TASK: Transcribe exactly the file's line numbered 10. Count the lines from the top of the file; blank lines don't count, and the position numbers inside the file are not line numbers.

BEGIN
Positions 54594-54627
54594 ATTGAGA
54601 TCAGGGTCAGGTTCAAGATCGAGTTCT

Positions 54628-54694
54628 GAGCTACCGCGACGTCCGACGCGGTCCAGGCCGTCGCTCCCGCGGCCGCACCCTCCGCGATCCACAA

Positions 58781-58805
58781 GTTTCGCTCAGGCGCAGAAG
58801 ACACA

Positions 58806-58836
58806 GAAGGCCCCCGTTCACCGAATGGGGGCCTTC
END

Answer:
58806 GAAGGCCCCCGTTCACCGAATGGGGGCCTTC